I reconnected with Kasimir Malevich’s beautiful and haunting 1933-34 painting entitled The Running Man or Peasant Between A Cross And A Sword while researching the text and history of Tom Clark’s Beyond The Pale entry (Link).
Dating from the very end of the great Suprematist artist’s career, The Running Man is interpreted as an indictment of the Holdomor, the 1932-33 Soviet Russian-perpetrated “Terror Famine”in the Ukrainian Soviet Socialist Republic, which killed many millions. This Stalinist scar across the 20th century is justifiably recognized and annually commemorated by post-USSR independent Ukraine, among other countries, as a political, class-cleaning, genocide.
I couldn’t help contrasting Malevich’s brackets (hieratic figures and shapes; color borders; arrested time and motion) with yesterday’s annual nauseating public relations distraction force-feeding the idle (because jobless) American public the crucial news of the U.S. president’s NCAA “March Madness” basketball predictions. (“My pick: Michigan State. Bring it home for me. It's been a while since I've won my pool.") Good golly Miss Molly. Where does he find the time?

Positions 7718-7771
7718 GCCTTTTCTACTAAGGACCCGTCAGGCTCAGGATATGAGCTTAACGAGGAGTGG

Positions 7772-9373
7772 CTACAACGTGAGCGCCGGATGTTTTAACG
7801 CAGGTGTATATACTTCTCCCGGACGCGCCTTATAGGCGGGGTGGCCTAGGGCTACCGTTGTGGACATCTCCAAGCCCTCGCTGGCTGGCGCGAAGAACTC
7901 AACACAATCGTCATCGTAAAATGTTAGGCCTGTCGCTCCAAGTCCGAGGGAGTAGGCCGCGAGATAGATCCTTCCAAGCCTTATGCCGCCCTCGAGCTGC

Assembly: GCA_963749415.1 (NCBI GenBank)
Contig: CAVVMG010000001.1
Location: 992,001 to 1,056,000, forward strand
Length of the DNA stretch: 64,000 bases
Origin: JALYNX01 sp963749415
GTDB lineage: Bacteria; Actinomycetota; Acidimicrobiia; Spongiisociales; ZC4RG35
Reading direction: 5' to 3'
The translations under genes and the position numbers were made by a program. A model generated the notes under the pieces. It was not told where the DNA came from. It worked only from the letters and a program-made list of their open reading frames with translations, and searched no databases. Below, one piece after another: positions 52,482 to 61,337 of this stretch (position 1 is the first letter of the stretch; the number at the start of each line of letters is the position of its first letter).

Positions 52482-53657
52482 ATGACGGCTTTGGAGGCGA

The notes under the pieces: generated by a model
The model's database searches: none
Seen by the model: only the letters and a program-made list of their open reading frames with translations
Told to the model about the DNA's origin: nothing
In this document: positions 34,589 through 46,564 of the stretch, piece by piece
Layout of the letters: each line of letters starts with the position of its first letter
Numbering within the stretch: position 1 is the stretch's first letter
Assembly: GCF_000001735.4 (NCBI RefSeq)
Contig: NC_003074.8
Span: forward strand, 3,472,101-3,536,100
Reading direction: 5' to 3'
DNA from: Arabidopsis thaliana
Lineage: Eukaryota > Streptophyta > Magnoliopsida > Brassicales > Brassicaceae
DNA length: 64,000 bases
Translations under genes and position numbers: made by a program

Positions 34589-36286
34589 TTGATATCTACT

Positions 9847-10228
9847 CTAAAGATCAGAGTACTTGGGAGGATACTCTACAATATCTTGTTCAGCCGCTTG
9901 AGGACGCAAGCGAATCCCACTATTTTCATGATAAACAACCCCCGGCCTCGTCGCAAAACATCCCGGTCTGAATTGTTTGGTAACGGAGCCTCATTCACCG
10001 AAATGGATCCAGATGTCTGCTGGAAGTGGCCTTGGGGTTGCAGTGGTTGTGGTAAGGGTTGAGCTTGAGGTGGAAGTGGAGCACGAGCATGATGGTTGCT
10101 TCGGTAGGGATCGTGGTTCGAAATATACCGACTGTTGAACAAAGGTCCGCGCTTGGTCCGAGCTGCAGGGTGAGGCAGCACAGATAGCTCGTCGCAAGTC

I love when Ian Hunter asks at the end of Mott The Hoople’s All The Young Dudes: "How are you feeling?” and then answers his own question, "I bet you're feeling really sick.”
Cheer up (dude). It’s Spring.